Later today I have my last class with Martijn. We have been working together since late last year. What originally started as 20 half-hour classes twice a week became a one-hour class once a week for 10 hours and then he renewed for a further 10 hours. Usually when when a teacher asks a student if they will renew, the answer is yes but alas not this time. It seems that Martijn’s company will only budget for 20 hours of English lessons. I am sad to see him go and hope that I will see him again sometime soon. I am too much of a cynic to think that once a person has finished English lessons they will come back. Or that if they do, they find that they don’t have the energy to continue as was the case with my student Felix back in 2020. He came back to my schedule for all of 3 lessons before saying he had no energy to continue. I still have ShinWei for another six lessons and of course there are the sisters from Palestine. But I’m noticing a distinct lack of lessons from TEC. Every time I compete for a lesson I am not chosen. Even with the girls from Palestine, I was the third choice and I only got the gig because I was recommended by a friend. Still my eternal optimism comes to the fore and I have to keep hoping that I will get more lessons.
In two weeks I am giving a workshop on writing. Seven people have signed up so far and they are coming to my house on the 9th of April to hear me talk about the joy of writing. The caveat to this workshop is that I am not technically a published writer so so I almost feel like a fraud. One of my writer friends has said that I should not feel this way and that I should give this class without remorse. After all, when one puts pen to paper one is a writer. I spent most of Saturday figuring out how to teach this workshop. I also did a little bit of research for workshop that I would love to give for TEC on diplomacy and soft skills. What are soft skills, you ask? They are the character traits that people have they’ll help them interact with other people. These include the ability to communicate with others, mentor coworkers, lead a team, negotiate a contract, follow instructions, and get a job done on time. It can be daunting to have the skills in your native language. Imagine the difficulties faced by second language learners. I had pitched the idea to TEC that we do a one-day seminar. I had been working on it before I was struck down by Covid but of course, was not able to do much of anything last week. On Saturday, I sat down and did a couple of hours of work on the soft skills workshop. With me not going to Amstelveen for the next couple of weeks, I now have extra time to be able to work on it. I’m still a little bit worried about it. It’s one thing to plan 14 hours of lessons in a week and quite another to plan a 6-hour workshop. However, will I fill that time? It’s a challenge I’m both looking forward to and dreading.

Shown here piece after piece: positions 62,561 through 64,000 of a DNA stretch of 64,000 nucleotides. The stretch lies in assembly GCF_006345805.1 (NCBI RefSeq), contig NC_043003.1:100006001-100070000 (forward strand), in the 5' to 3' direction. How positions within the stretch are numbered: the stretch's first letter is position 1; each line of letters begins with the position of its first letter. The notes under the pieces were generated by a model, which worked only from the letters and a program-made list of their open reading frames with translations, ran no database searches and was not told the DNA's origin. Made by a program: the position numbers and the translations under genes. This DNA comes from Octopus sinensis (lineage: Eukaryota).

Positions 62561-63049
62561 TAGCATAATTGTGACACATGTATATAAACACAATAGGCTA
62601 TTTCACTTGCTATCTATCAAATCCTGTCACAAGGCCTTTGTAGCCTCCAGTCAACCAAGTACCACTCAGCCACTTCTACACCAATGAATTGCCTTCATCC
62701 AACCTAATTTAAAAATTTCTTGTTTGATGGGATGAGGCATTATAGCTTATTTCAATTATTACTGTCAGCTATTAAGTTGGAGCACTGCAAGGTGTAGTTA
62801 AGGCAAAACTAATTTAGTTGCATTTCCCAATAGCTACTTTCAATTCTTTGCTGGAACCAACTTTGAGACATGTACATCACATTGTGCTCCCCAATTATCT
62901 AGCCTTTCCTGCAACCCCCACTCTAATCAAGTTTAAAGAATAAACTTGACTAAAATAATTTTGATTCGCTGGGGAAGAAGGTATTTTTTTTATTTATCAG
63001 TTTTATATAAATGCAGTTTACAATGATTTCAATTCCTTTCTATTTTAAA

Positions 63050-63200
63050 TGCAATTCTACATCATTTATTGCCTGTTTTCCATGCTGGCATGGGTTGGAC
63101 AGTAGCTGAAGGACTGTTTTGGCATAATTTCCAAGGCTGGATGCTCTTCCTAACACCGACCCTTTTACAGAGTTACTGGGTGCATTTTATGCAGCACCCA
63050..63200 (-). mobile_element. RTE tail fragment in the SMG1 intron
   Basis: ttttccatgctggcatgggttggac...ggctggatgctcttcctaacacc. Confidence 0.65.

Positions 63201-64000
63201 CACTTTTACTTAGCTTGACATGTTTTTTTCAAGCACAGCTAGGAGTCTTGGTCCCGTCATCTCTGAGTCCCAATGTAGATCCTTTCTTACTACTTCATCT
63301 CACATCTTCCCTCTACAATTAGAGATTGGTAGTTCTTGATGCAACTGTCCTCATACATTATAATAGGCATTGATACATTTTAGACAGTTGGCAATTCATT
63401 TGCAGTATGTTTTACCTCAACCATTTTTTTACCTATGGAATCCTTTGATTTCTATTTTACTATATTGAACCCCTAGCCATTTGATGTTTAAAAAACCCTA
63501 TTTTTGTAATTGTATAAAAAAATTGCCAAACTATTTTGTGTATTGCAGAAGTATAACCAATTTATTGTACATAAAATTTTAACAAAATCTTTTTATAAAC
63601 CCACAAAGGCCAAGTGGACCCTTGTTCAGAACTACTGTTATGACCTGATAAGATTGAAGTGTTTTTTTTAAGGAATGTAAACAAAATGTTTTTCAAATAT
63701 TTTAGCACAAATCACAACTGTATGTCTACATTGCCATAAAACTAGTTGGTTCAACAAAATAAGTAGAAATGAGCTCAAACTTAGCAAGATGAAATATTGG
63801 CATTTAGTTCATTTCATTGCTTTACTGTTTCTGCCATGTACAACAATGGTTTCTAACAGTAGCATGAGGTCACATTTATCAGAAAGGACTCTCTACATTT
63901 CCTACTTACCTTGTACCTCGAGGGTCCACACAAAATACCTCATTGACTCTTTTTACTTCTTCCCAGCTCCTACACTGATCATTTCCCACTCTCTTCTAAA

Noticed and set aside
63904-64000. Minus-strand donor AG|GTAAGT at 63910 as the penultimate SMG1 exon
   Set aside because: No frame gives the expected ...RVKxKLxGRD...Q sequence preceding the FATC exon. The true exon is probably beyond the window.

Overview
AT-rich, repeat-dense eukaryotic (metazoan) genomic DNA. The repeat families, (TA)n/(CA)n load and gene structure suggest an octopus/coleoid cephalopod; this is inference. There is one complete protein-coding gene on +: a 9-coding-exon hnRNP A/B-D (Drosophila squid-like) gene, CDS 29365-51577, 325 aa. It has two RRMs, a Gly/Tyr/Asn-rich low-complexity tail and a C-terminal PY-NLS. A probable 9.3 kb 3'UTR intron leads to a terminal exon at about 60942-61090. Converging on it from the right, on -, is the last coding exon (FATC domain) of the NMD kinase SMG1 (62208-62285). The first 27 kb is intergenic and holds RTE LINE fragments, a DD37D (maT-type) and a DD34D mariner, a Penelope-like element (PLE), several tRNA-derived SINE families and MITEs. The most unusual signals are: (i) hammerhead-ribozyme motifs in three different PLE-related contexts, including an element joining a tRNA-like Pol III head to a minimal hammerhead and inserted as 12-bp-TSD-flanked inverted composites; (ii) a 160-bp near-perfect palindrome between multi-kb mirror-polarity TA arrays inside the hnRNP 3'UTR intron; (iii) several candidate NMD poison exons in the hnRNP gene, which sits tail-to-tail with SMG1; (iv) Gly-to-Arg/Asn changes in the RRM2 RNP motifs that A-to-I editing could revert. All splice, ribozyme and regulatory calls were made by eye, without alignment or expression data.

That’s all she wrote for this Inkreadable installment. But stay tuned. As always, there’s more to come.